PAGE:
Congressional proposal offers Internet rules of the road

January 14, 2015

A photo-illustration shows an iPhone 5 next to a vintage mobile phone in Vodafone's Oxford Street store during an event to mark the 30th anniversary of the first mobile phone call in the UK, in central London

For the past decade, a debate has raged in Washington and across the country about the best way to protect an open, unfettered Internet. The increasing use of smartphones and web-connected products and services make finding the right answer more important than ever.

The House of Representatives and the Senate, working together, have come up with a working proposal. We plan to begin a public discussion of it this week.

We need unambiguous rules of the road that protect Internet users and can help spur job creation and economic growth. The rules we propose would prohibit blocking and throttling (the selective slowing of data), and also ensure that Internet service providers could not charge a premium to prioritize content delivery.

People pose with laptops in front of projection of Google logo in this picture illustration taken in Zenica

The Federal Communications Commission has limited ability to establish the kind of legally sound, pro-innovation rules that consumers and developers need. One ill-fitting tool available is Title II of the Communications Act — a set of rules conceived in the Franklin D. Roosevelt era for public utilities. Policymakers, however, need updated tools written for the Internet age.

Using Title II could result in billions of dollars in higher government fees and taxes on consumers’ monthly broadband bills, according to a Progressive Policy Institute report. It also could extend new regulations to areas like mobile broadband without recognizing the unique challenges that mobile carriers face.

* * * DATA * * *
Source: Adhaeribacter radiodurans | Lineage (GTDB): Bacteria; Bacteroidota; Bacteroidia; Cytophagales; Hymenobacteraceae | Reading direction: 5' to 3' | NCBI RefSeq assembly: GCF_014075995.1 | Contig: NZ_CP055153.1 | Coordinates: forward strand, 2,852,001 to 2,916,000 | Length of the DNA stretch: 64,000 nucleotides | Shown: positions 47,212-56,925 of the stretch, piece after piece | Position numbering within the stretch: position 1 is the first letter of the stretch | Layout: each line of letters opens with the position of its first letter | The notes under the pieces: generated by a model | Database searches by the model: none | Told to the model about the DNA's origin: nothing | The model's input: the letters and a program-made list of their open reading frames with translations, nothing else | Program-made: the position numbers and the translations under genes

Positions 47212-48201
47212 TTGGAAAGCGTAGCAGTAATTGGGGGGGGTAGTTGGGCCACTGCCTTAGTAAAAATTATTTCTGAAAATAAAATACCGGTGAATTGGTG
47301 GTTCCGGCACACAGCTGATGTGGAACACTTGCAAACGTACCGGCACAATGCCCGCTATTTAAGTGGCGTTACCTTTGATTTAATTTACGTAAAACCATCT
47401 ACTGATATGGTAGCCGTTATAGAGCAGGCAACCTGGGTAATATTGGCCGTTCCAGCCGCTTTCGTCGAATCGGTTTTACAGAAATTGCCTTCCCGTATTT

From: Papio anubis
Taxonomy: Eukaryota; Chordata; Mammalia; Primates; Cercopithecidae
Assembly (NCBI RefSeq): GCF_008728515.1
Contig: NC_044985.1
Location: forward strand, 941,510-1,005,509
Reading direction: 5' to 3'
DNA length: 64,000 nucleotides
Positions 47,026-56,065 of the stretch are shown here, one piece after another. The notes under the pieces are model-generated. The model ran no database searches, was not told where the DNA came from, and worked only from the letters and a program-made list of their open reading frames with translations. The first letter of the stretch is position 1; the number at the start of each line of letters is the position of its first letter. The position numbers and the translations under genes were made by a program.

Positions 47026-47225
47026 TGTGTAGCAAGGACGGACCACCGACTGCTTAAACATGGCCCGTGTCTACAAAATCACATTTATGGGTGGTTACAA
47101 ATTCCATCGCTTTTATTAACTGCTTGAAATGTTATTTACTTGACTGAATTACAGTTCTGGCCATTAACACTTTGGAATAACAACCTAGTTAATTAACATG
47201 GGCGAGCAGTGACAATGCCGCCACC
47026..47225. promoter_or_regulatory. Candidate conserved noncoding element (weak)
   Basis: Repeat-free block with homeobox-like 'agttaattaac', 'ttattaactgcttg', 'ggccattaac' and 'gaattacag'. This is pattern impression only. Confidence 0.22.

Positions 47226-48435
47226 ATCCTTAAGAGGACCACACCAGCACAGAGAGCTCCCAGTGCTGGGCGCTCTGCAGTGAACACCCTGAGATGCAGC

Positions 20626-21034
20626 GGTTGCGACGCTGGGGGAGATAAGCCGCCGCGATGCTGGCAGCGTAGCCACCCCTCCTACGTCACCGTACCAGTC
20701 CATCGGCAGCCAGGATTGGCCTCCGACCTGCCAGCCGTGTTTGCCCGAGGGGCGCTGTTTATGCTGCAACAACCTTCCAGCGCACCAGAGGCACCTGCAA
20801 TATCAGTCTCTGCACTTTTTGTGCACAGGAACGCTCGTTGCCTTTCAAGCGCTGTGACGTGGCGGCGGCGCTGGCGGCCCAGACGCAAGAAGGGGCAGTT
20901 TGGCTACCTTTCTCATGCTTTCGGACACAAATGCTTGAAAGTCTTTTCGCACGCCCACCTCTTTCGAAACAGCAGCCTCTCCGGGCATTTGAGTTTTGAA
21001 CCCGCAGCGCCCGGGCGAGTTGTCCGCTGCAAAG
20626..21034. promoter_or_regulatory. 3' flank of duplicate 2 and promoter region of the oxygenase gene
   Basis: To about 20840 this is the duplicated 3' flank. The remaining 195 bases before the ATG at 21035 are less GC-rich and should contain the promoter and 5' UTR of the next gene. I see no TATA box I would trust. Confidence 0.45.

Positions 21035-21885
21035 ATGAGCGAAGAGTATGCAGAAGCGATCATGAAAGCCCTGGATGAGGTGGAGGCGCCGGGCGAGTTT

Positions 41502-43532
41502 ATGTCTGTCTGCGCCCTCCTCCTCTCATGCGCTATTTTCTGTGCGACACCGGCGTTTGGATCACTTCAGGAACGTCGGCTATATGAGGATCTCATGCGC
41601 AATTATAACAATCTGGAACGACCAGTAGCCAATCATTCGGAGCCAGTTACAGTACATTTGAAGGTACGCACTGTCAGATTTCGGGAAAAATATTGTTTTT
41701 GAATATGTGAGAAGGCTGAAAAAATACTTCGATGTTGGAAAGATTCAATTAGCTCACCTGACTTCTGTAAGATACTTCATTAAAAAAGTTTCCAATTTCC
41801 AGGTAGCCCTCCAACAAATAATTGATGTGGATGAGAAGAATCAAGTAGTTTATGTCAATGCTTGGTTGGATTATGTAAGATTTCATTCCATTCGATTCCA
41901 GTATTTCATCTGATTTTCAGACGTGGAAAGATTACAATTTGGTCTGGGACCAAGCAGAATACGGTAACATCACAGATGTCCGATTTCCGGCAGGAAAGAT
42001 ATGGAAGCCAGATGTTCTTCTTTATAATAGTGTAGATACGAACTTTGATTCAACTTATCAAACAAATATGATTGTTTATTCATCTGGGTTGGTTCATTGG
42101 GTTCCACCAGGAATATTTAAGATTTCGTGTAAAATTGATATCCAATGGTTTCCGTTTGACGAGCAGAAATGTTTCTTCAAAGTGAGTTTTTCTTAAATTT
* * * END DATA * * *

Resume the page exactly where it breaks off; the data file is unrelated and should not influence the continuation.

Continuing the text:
One near-certainty is that this approach will perpetuate years of litigation and even more uncertainty for consumers and job creators.

Seeking a better way forward, we are working with our colleagues on both sides of the aisle to establish clear, updated and reasonable rules of the digital road to protect an open Internet.

Our nation’s current technology and telecommunications laws were meant for an era of rotary telephones, brick-sized cellular phones and expensive long-distance service. By acting legislatively, we can set aside the baggage and limits of an antiquated legal framework and work with the Federal Communications Commission to ensure the Internet remains the beacon of freedom and connectivity that defines America in the 21st century.

Twitter mobile accessibility engineer Sommer Panage demonstrates Twitter's accessibility feature in San Francisco

As a legislative body, Congress has far more flexibility than the commission to narrowly tailor rules appropriate for today’s digital ecosystem. Congress can establish clear protections for consumers that can make sure innovators are free from gatekeeper interference, without affecting incentives for robust private-sector investment.

By updating our communications laws for today’s online world, Congress can ensure the continued growth of our digital economy while preventing harmful government overreach.